At my first trip to USA I had no relatives there. Got them later as in-laws.
Going from USA to Italy some decades ago probably was more of a "cultural chock" than for me to go from Sweden to USA.
Sweden had a very high standard of living just like USA. Living in a small town in Sweden and go to New York was of course a thrilling difference.It got to be a fantastic experience of small details and fun memories from an international citiy.
As a Swede I find it is easy to be around Americans and also British people.
It is easy to make small talk with them.
The British sence of humour is wonderful. The Danes and the British are so alike in that sence.
If you start noticing people you can - to a certain extent - tell from how they move their hands, hold their heads during a talk where they come from. That is from a distance.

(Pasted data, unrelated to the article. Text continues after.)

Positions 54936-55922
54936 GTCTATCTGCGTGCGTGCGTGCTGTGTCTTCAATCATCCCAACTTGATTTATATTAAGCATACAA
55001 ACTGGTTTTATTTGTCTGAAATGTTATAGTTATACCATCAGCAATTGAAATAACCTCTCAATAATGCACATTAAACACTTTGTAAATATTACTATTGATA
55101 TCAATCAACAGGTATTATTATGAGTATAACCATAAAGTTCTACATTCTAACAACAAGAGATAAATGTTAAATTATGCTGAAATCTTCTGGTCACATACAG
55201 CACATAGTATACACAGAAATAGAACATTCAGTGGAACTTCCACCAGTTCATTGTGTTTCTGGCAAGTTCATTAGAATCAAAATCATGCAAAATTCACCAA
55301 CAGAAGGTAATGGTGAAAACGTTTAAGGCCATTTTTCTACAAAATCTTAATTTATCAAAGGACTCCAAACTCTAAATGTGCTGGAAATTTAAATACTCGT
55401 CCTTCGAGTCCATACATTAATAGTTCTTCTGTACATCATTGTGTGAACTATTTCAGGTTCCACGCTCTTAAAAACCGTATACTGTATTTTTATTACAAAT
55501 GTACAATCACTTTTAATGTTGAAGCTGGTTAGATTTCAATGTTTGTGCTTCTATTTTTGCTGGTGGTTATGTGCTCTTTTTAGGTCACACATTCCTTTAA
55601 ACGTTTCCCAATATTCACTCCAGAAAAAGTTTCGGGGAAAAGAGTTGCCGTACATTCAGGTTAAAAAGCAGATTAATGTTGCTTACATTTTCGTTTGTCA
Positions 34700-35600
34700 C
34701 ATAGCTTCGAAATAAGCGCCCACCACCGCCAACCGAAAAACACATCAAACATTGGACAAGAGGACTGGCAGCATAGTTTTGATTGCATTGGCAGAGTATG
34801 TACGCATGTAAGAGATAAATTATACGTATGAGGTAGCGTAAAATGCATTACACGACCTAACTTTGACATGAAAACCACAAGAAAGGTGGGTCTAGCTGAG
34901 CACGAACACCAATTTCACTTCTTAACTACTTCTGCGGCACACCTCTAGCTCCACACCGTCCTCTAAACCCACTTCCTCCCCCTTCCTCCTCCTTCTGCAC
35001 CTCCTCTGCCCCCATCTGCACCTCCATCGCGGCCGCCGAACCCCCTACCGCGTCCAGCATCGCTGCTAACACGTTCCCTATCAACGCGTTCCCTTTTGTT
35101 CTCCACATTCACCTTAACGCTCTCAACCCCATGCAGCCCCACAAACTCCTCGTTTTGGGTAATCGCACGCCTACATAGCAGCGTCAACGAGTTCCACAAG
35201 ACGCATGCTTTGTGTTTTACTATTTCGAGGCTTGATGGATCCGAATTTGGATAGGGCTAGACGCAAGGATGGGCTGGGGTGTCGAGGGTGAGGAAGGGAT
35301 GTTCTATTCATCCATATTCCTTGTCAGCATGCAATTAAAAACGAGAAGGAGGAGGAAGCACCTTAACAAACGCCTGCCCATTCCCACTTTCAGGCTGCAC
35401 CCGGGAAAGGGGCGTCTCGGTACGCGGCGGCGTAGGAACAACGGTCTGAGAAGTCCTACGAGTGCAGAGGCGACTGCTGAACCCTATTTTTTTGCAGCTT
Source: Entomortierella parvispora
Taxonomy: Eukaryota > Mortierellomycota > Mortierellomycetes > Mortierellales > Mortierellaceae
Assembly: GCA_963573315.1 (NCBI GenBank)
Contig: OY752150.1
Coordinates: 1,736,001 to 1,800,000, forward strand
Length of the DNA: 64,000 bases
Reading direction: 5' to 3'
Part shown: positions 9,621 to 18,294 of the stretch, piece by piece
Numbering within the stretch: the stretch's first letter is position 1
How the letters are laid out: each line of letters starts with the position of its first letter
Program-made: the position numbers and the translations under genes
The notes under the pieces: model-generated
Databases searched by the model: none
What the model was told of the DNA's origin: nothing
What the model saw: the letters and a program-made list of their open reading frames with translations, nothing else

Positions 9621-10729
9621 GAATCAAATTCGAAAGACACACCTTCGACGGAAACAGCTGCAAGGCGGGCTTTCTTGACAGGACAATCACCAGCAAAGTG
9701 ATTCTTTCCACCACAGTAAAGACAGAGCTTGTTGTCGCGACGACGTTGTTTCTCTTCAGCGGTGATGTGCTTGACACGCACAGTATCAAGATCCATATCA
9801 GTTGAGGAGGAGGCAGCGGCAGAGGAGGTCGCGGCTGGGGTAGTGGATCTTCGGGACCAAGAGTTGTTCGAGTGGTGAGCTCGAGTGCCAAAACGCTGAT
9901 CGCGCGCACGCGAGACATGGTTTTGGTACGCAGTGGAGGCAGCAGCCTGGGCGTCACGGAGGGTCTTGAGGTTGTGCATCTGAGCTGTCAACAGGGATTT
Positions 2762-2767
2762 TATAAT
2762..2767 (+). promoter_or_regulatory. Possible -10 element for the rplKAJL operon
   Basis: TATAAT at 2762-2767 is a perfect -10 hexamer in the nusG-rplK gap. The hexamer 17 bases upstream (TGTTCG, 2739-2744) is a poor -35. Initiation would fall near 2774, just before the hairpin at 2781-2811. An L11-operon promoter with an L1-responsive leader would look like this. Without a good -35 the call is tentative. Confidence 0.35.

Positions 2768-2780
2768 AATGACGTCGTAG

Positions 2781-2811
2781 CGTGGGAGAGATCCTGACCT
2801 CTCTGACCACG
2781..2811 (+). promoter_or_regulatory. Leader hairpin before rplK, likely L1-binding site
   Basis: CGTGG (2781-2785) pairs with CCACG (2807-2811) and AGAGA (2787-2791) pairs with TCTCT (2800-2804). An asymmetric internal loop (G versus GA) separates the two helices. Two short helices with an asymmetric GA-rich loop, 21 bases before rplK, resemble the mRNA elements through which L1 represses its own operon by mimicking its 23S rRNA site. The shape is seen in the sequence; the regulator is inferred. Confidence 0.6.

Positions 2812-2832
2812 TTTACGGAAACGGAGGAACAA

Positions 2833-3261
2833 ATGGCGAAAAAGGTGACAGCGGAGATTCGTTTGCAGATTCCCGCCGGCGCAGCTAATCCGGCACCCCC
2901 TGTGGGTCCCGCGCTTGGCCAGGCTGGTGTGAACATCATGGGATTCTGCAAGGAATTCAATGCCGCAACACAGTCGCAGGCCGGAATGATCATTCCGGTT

In Germany I somehow noticed that men with a deep and heartly laughter often were Catholics or Lutherans, but the evangelische /reformed) had a rather timid laughter.
Swedes -also are more timid when laughing - even tho they are Lutherans.
Danes laugh a lot.
Interesting is to notice oneself being in other countries when one can speak the language. You are basicly yourself, but somehow you change your personality a bit.
Being with Germans I would never start playing with words as they do not understand it anyway.
Living or visiting another country one expects differences. For me it is the small details which never stop suprising me.
I learned when teaching individuals going to Scandinavia to work it is also important to teach a bit about "how to behave". Of course people do behave,.
Scandinavians when asked "How are you" would say "Fine, thank you" whereas in Germany you tell them about your cold, and stomachproblems and other things you do not want to hear.